7 Things 90s Kids Miss About the Southern Tier
The sands of time are cruel, especially when you wake up in the morning, look at the calendar that reads "2020" and you realize that you are pushing 30 years old...
I'm getting gray hairs, the food I used to eat throws my stomach into DEFCON 4, and I have bills to pay.
I used to get pummeled by other kids in tackle football (sans helmets and pads) and be perfectly fine, but now my back hurts because, I don't know, reasons I guess.
The point I'm trying to make is that I wish I was young again. I'm not old. I'm only 27. However I would love nothing more to go back in time.
There's more incentive for this than just being in a time where I didn't pull a muscle every time I sneeze. The 1990s were awesome, and not just because of the television, movies, and food.
There were lots of amazing things that we were able to experience here in the Southern Tier that, whether they are no longer around or we just don't do because we're older, I would love to experience again...
I went to school in Greene from kindergarten, all the way through 12th grade.
Now I don't know if every school had one of these, but I do know a lot of them did, and sadly, they're no longer around.
Were they a huge splinter risk? Yes.
Were their safety standards dubious at best? Yup.
Did I burn my thighs on the metal slide you could bake cookies on? You betcha.
But would I also give anything to play on one of these one last time? Definitely.
No matter what school you went to, there was always and end-of-year class field trip.
These weren't the educational one where you, I don't know, looked at lizards or some crap like that. The goal was to have fun.
I can remember going to Skate Estate, Greenwood Park, Dorchester Park. Didn't have to learn anything. Pure bliss.
Let's be real with ourselves for one second...
We all have bills to pay, jobs where we deal with spreadsheets, or something else like that.
We make quarterly reports. We give presentations at work.
But you are crazy if you think that after that long day of work, that a 90s kid isn't going to binge watch Disney movies on Disney+ when they get home from that long day of work.
The holy pilgrimage site of the religion that was 1990s Disney was the Disney store in the Oakdale Mall.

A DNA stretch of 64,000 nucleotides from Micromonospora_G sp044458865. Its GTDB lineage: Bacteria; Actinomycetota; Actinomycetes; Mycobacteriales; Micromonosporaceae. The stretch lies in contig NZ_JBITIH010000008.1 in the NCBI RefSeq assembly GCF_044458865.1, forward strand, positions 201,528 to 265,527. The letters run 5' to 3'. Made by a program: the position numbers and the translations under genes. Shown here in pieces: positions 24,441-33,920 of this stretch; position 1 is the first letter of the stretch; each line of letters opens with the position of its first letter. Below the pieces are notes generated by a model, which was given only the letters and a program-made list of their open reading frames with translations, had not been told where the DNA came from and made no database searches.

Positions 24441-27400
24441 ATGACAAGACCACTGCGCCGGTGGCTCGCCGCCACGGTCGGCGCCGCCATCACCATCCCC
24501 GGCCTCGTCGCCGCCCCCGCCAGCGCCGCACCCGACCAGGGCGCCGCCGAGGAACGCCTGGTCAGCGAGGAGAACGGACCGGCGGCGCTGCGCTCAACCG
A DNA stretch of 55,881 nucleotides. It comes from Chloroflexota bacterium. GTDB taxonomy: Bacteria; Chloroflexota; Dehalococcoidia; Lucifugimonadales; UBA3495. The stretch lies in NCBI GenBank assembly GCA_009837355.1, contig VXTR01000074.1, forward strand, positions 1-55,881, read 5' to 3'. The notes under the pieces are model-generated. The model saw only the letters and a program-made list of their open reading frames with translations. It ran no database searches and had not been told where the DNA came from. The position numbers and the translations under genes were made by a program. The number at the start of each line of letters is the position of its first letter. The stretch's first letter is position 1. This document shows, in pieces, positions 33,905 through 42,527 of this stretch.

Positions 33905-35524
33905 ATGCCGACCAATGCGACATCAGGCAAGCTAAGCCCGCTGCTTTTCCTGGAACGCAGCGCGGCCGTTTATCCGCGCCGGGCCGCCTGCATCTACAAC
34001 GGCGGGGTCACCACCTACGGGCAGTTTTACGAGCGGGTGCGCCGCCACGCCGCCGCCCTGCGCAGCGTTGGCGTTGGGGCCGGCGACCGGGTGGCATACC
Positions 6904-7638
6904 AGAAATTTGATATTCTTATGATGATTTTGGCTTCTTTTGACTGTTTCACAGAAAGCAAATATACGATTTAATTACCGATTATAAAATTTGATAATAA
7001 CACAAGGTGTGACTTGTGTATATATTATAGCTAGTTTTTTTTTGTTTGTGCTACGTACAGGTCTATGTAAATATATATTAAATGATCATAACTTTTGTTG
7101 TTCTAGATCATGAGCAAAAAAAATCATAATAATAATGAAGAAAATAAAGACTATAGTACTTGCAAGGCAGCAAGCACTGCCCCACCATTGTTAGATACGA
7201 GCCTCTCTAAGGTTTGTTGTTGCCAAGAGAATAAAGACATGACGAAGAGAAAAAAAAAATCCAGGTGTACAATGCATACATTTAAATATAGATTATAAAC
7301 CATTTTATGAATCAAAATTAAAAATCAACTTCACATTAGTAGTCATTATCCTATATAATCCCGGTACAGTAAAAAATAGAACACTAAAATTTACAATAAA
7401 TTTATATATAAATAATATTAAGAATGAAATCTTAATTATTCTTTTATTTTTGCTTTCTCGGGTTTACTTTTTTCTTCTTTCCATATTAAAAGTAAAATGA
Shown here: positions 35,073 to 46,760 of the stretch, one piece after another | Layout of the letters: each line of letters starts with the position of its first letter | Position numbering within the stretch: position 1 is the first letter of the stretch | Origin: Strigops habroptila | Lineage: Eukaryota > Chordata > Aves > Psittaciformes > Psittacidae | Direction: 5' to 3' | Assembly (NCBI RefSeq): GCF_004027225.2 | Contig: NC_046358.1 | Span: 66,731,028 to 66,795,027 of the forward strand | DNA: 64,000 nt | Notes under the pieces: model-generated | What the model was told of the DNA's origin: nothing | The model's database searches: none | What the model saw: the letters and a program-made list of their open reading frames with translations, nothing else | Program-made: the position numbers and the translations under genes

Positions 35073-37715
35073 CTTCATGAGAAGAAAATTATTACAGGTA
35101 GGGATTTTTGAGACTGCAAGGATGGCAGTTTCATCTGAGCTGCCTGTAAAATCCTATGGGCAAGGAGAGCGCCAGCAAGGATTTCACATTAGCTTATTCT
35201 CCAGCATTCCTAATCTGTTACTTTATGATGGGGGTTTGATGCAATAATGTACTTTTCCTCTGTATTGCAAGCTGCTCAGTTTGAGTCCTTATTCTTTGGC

I can still see that huge shelf of stuffed animals and gigantic screen playing Disney movies.
The store left the Oakdale Mall a while back, and turned into a Pacsun, then a Victoria's Secret... so the opposite of a Disney store...
Yes, I know there is a new arcade in the Oakdale Mall, close to where Sears used to be, but that's not the one I'm talking about.
There was another one back in the day just a few spots down from Oakdale Pizza. For the life of me, I can't remember what it was called, but man did I spend a lot of time there.
Days there were some of my earliest memories of playing video games. NFL Blitz, Hydro Thunder, Cruisn' USA, 18 Wheeler: America Pro Trucker were some of my favorites.
I would go there every Saturday with my grandpa, get a bunch of tickets, and redeem them for basketball trading cards. Good times, man.
This is technically still around today, but to me, it's just... not the same.
One of my favorite ever field trips was to the Discovery Center when I was in kindergarten.
One of their exhibits is a mini grocery store. Great way for kids to imitate their parents' trips to the store that the kids have tagged along on.
Back then It was branded as a GIANT Markets. Obviously, that went away once Giant Markets was sold to Weis Markets, and the Discovery Center location changed it's branding.
Seriously, this was so much fun. Flash forward to today, where I go through the store letting out a long, monotone, "Whyyyyyyyyyyyyy" as I dread how much food costs.
If you were a "husky" child in the 90s like I was, Old County Buffet at the Town Square Mall was your absolute JAM.
Seriously, it's a buffet. A buffet is to a big child like myself, just as an eight-year-old boy likes mixing sodas at any soda dispenser to create a brand-new, often disgusting flavor. I know that, because that was me.
I can still taste that macaroni and cheese.I remember always getting their carrot cake for dessert.
We went there every week, and I'm lying if I said it wasn't one of the main things I looked forward to each week.
The best part though, and I genuinely mean this, was our waitress.
I would say about 80 percent of the time my family went to Old Country Buffet, a woman named Heidi served us.
Heidi was a tiny Asian woman who would often take care of way too many tables at one time, but she did it absolutely flawlessly.
She didn't speak English very well, but she was always happy to see you and always had a smile on her face.
I was a shy little kid, so I didn't talk with her very much, but deep down, I was always genuinely excited to see her.
When Toys R' Us announced that it would close all its stores, many 90s kids saw it as the death nail of their childhood stores.
For us here in the Southern Tier, going to that location right on Harry L Drive in Johnson City felt like going to a theme park.
Toys R' Us was the Fort Knox of toys-- a goldmine of all the latest toys any kid could ever want.
Kids everywhere made a habit of getting the Toys R' Us holiday catalogue and tagging every single page so much that we probably inhaled the marker's fumed for a little too long.
Getting all those toys was a pipe dream for most of us, but darn it, it allowed us to dream...
Pour one out for Geoffrey the Giraffe. I can still hear that song in my head....